Posted in | News | Humanoids

New Flying Robot Navigates through Obstacles

Constructed using a design approach that is absolutely different from similar robots, the flying robot “Airburr” is capable of actively navigating around obstacles.

“Airburr”,the flying robot

AirBurr has been designed by incorporating the navigational algorithms, developed in EPFL’s Intelligent Systems Laboratory (LIS), to resist the shock of a collision. AirBurr can efficiently navigate by exploiting these contacts.

Inspired by the previously developed flying robot that avoids obstacles, project leader Adam Klaptocz designed a well-built, dynamic, autonomous helicopter that is capable of remaining airborne following collision, and can subsequently upright itself again. The results of this project were published in the journal IEEE Transactions in Robotics.

Flying Robot That Can Crash and Keep Flying

After intentionally contacting its surroundings, AirBurr finds its access of navigation. Surrounded by carbon-fiber fuselage that acts like a protective covering, it remains stable during dexterous tasks. It includes four retractable legs, designed for complicated situations. With in-built two propellers fitted on the same axis, AirBurr can spin after a push-off. Its orientation will be autonomously controlled by the integrated accelerometers and gyroscopes.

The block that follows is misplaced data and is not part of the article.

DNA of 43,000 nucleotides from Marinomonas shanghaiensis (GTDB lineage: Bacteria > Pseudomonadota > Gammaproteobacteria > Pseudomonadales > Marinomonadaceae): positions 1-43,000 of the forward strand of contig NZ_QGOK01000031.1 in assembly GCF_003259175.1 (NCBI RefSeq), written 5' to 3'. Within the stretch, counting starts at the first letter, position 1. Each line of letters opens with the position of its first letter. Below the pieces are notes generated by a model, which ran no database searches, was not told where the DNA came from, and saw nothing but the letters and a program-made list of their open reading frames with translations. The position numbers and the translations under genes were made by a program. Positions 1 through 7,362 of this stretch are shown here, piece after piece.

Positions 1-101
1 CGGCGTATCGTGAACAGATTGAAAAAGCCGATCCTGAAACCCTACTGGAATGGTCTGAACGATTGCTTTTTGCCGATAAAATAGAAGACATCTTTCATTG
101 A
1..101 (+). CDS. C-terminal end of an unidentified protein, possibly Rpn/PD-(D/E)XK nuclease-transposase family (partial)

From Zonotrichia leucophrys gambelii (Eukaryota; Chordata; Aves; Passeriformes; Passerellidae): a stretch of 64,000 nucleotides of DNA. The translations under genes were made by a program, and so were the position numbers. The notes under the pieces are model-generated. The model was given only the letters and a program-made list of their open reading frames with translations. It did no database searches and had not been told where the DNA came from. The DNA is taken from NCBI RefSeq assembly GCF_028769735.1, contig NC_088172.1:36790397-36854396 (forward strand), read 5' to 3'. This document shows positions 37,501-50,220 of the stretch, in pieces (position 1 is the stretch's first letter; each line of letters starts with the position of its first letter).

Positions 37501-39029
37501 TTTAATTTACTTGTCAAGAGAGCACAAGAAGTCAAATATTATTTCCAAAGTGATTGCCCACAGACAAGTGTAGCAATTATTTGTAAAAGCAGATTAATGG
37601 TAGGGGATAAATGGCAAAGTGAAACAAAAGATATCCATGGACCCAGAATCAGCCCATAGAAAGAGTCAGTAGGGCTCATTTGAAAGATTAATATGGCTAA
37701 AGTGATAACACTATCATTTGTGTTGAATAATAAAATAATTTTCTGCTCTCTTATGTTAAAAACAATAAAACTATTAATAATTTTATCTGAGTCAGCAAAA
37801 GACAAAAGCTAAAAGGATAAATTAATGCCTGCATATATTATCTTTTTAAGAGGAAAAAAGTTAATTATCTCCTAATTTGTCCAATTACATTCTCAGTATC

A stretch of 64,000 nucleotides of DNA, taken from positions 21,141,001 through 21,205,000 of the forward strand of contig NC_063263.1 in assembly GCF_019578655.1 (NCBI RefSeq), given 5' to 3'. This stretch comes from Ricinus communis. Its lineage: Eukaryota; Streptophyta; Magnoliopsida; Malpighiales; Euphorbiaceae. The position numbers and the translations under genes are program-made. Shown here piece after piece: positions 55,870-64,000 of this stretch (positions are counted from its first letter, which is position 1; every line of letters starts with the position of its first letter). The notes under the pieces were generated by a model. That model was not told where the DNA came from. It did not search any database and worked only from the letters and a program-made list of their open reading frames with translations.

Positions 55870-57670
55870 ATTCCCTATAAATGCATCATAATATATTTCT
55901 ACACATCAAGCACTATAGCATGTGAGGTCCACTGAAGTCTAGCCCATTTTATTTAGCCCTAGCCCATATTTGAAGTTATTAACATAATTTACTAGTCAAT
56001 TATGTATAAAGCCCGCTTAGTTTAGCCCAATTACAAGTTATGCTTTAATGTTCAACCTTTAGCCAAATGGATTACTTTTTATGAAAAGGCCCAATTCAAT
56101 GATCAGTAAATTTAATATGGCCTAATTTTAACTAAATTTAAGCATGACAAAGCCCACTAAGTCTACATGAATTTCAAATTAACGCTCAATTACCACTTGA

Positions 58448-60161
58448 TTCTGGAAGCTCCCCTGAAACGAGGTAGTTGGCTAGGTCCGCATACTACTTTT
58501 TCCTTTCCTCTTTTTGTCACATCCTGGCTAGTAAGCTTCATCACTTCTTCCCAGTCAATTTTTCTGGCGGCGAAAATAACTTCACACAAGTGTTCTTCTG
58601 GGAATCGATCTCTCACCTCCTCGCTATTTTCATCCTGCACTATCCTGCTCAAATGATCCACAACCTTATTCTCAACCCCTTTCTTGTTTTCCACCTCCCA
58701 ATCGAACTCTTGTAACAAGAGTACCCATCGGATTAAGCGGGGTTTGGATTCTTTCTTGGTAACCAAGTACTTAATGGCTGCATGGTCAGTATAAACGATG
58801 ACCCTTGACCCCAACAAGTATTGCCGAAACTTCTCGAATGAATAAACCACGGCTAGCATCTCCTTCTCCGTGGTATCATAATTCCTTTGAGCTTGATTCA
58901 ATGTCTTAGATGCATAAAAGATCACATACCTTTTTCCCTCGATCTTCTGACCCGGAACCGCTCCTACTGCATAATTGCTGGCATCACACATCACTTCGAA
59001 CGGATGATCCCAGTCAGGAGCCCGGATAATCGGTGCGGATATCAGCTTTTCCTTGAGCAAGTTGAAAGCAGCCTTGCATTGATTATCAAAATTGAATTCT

Flying robots can navigate in environments where terrestrial machines fail. These robots are ideal for deployments in hazardous zones with obstacles, like caves and mines, collapsed buildings, and irradiated areas. Research on AirBurr has been conducted based on developing navigational algorithms regarding contact with other objects, absorbing the shock of collisions, and devising mechanical procedures to evade from complex physical situations.

The prototype will be customized based on the requirement of the user. For instance, the design of AirBurr platform may have to support expedition through extreme conditions entailing contact with water, heat or radiation.

Currently, the engineers are designing an improved version.


Disclaimer: The views expressed here are those of the author expressed in their private capacity and do not necessarily represent the views of Limited T/A AZoNetwork the owner and operator of this website. This disclaimer forms part of the Terms and conditions of use of this website.


Please use one of the following formats to cite this article in your essay, paper or report:

  • APA

    Kaur, Kalwinder. (2019, February 20). New Flying Robot Navigates through Obstacles. AZoRobotics. Retrieved on October 02, 2023 from

  • MLA

    Kaur, Kalwinder. "New Flying Robot Navigates through Obstacles". AZoRobotics. 02 October 2023. <>.

  • Chicago

    Kaur, Kalwinder. "New Flying Robot Navigates through Obstacles". AZoRobotics. (accessed October 02, 2023).

  • Harvard

    Kaur, Kalwinder. 2019. New Flying Robot Navigates through Obstacles. AZoRobotics, viewed 02 October 2023,

Tell Us What You Think

Do you have a review, update or anything you would like to add to this news story?

Leave your feedback
Your comment type